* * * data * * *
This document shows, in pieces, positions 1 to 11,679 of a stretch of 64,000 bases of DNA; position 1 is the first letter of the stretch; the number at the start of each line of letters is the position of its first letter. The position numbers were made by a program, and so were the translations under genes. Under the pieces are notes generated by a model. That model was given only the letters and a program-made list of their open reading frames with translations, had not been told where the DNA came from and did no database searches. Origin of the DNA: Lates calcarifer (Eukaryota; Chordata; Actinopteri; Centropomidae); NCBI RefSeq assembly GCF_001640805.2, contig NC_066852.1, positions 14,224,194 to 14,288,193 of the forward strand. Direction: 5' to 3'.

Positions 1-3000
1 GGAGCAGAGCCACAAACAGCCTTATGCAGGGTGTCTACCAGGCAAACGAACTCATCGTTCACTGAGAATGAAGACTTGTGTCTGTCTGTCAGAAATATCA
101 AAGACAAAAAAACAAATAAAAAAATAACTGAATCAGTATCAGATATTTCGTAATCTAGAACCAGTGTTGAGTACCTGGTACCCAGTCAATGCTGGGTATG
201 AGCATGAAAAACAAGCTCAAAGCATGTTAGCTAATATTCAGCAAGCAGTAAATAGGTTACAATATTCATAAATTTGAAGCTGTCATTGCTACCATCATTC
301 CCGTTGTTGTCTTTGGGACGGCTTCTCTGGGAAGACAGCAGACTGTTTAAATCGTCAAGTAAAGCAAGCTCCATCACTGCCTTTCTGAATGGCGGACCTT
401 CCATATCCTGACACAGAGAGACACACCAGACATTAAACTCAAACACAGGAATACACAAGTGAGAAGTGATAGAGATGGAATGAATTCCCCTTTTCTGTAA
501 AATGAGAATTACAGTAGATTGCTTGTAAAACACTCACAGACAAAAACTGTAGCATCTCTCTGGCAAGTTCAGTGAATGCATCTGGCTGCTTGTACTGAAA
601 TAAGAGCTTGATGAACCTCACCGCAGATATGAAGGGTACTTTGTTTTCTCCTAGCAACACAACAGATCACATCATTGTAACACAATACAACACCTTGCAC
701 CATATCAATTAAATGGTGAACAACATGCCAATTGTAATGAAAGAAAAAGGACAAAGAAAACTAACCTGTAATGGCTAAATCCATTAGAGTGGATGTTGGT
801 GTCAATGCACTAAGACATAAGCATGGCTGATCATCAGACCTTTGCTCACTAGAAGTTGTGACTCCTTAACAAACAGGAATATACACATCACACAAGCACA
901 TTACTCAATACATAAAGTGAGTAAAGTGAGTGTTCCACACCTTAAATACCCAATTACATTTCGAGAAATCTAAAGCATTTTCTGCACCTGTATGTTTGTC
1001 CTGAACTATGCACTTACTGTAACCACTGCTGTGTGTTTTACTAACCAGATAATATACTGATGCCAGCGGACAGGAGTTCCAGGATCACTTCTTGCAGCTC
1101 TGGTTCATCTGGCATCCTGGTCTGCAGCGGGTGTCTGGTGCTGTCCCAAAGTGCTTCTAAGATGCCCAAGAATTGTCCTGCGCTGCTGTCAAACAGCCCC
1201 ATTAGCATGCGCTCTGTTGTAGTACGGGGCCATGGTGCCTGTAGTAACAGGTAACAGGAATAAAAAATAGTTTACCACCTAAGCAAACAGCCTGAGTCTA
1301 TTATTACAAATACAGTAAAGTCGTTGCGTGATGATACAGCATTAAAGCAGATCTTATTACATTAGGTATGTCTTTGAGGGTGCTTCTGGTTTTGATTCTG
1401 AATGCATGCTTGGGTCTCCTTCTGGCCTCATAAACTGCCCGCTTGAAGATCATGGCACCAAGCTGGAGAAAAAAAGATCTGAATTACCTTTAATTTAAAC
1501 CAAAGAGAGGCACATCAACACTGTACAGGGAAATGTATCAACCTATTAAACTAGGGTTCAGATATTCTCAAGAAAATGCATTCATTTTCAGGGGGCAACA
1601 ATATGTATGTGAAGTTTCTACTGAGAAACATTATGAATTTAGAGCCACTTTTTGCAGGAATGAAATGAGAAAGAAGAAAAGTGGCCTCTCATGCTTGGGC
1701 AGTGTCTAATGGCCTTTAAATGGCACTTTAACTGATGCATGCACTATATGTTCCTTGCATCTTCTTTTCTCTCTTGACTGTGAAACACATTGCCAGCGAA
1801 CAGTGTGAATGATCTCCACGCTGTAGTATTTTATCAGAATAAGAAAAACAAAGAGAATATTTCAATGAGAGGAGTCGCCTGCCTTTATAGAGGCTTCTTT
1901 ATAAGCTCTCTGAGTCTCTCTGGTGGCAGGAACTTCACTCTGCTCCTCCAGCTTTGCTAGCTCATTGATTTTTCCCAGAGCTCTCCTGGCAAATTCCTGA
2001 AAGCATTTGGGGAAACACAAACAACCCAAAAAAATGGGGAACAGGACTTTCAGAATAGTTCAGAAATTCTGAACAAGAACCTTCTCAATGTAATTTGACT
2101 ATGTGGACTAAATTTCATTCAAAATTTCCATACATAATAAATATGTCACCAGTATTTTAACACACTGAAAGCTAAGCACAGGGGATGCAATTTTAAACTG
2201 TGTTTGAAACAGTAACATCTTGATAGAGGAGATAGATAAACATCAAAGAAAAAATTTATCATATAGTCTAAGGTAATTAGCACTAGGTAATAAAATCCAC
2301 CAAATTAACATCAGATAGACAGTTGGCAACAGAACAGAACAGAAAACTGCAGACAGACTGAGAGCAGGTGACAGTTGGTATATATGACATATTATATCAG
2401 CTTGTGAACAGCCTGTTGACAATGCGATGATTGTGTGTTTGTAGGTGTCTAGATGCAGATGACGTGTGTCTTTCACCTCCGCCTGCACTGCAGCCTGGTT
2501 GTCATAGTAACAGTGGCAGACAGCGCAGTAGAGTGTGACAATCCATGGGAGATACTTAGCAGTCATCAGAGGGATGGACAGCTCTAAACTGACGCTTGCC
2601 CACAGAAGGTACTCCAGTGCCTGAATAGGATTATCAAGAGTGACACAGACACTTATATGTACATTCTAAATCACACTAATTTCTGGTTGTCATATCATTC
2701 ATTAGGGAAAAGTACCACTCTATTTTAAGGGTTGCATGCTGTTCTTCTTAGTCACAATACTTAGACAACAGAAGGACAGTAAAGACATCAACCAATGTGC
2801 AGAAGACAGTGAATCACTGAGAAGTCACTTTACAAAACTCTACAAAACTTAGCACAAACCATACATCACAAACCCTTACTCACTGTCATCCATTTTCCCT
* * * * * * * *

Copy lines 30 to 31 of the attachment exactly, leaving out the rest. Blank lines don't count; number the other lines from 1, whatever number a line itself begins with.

2701 ATTAGGGAAAAGTACCACTCTATTTTAAGGGTTGCATGCTGTTCTTCTTAGTCACAATACTTAGACAACAGAAGGACAGTAAAGACATCAACCAATGTGC
2801 AGAAGACAGTGAATCACTGAGAAGTCACTTTACAAAACTCTACAAAACTTAGCACAAACCATACATCACAAACCCTTACTCACTGTCATCCATTTTCCCT